We may also need to ask other people for help. If it's a difficult problem and we can't handle it by ourselves, we may need to go to a counselor. We may need to talk to our wife or husband if it's somebody outside of that relationship. We may need to go to some special friend and say, "I need your help now. I'm dealing with a difficult problem. Would you just give me a little help and support." So asking for help is very important.

And the wonderful thing about this is that it is part of building relationships. We're not meant to just tough it out all by ourselves and bust our way through. The whole point of all of this is to build connections; to build union with one another; to join together with other people. That's what Swedenborg talks about in our reading from Divine Love and Wisdom: that the essence of love, the very nature of love, is to join together with other people from love; to give of ourselves to them; and to feel their joy as joy in ourselves.

So when we reach out to another person and ask for their help, we're making a deeper relationship with them. We're trusting them with one of our problems, with one of our issues or difficulties. And that builds a relationship with them. And when we reach out to the Lord, we're also building that relationship with the Lord that can be with us all of our lives, growing and building all the time.

Just to look back for a minute:

  • Step 1: Build our ideals of relationship. It's a matter of learning and visioning for what we want this relationship to be.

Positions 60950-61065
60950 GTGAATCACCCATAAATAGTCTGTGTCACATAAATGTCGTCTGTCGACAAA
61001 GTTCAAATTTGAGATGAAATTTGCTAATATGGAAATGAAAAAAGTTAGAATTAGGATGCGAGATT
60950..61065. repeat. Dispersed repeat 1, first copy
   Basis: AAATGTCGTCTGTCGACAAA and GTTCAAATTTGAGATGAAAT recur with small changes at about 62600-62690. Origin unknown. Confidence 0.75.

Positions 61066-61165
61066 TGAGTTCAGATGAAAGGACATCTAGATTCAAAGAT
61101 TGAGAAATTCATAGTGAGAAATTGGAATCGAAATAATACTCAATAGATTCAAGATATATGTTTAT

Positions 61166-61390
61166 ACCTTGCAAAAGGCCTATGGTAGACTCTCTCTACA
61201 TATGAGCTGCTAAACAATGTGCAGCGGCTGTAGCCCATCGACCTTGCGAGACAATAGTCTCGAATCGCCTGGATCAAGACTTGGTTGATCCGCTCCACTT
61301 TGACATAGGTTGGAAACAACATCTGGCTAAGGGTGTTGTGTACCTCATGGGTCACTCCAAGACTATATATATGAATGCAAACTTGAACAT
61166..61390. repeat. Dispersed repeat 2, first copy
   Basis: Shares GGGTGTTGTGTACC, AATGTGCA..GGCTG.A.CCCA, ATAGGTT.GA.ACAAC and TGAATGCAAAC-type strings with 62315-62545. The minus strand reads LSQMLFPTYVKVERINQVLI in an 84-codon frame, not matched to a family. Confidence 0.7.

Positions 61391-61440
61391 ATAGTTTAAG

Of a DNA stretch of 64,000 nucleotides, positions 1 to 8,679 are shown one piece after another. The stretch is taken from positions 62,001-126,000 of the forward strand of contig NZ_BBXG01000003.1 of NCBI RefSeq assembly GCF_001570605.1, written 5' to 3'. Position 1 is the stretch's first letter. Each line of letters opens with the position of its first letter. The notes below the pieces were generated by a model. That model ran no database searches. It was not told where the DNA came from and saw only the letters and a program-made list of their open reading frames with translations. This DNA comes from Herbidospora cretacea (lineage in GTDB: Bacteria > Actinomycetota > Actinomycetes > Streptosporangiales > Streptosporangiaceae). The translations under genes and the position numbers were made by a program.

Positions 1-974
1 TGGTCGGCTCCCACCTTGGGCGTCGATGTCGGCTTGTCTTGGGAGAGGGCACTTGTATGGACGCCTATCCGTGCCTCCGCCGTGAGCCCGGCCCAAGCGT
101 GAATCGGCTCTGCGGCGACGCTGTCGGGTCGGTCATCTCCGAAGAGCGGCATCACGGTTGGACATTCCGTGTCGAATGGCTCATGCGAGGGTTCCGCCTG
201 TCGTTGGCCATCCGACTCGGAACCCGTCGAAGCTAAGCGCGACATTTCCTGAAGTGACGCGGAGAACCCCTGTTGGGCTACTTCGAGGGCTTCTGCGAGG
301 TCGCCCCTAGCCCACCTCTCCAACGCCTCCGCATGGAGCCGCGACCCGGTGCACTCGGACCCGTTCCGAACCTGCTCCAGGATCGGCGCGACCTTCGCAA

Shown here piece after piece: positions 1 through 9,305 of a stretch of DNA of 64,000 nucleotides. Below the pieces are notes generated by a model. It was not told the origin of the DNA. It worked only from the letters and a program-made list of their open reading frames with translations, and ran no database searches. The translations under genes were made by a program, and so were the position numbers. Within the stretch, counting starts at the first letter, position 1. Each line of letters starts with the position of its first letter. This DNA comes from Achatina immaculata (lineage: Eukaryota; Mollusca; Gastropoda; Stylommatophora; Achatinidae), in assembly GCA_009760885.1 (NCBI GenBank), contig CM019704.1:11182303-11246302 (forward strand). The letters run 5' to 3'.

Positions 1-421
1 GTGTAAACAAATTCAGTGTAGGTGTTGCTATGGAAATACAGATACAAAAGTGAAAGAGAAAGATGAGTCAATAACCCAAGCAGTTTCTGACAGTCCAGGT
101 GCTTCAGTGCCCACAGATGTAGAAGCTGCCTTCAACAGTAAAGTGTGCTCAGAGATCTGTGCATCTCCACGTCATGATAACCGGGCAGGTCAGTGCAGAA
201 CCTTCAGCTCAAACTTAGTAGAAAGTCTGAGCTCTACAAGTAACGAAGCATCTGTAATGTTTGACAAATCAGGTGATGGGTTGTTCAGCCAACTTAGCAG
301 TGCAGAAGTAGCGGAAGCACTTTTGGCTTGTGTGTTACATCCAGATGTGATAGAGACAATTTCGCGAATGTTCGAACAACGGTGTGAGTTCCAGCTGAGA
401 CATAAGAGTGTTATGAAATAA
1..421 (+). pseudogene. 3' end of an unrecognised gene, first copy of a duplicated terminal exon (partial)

• Step 2: Identify certain specific places where we're falling short, and where we think we can make a difference--where we think we can make some changes.
  • Step 3: Take personal responsibility. Say, "This is something I need to do something about."
  • Step 4: Pray to the Lord, and with his help make the changes in our lives. If we fall down sometimes in this step, don't beat ourselves over the head and be guilty about it. Pick up again and start over again where we left off. But make the changes.

Then we will be able to move to the Sabbath state. We talked about four steps here. We could have done it in seven if we wanted. At the end of this work, there is a Sabbath of rest. There is a "reward," in a sense. There is a feeling--a wonderful feeling--that this relationship has gone somewhere new; that we have built a deeper connection with one another.

Within ourselves there is a new strength because we realize, "I, with the Lord's help and with my friends' help, have overcome something that's been a problem for a while. And I am actually able to do this." So the next time we face something, maybe a little bit harder, we have a winning track record that we can go from, to say "I managed to take care of that last one with the Lord's help. Now I think I can handle this next one, too." So we gain strength within ourselves to face the different issues that come to us.

We also become a person that others can come to when they need help. Because now we've struggled our way through, we've asked for help, we've gone through the process, we've made some progress. And people see that in us. They recognize that this is a person who is really working to be helpful and loving and caring and kind. We become people that others can come to as well when they need help. That also builds our relationships, because now we have this deeper connection with all these people that we may have only known on the surface before.

So there are wonderful things that come from this process. And I would say that the most wonderful is that we not only make deeper relationships with one another and make progress in that area, but we also bring God consciously into all of our relationships. When our relationships are really a triangle with the two people (or a quadrangle, or however many people) and God present in them, then they are always going to grow. Because God is the greatest ideal that we can have for our relationships.

And so I would like to leave you with the words of Jesus: "This is my commandment: that you love one another, just as I have loved you" (John 15:12). Amen.



Music: Heart and Soul
1999 Bruce DeBoer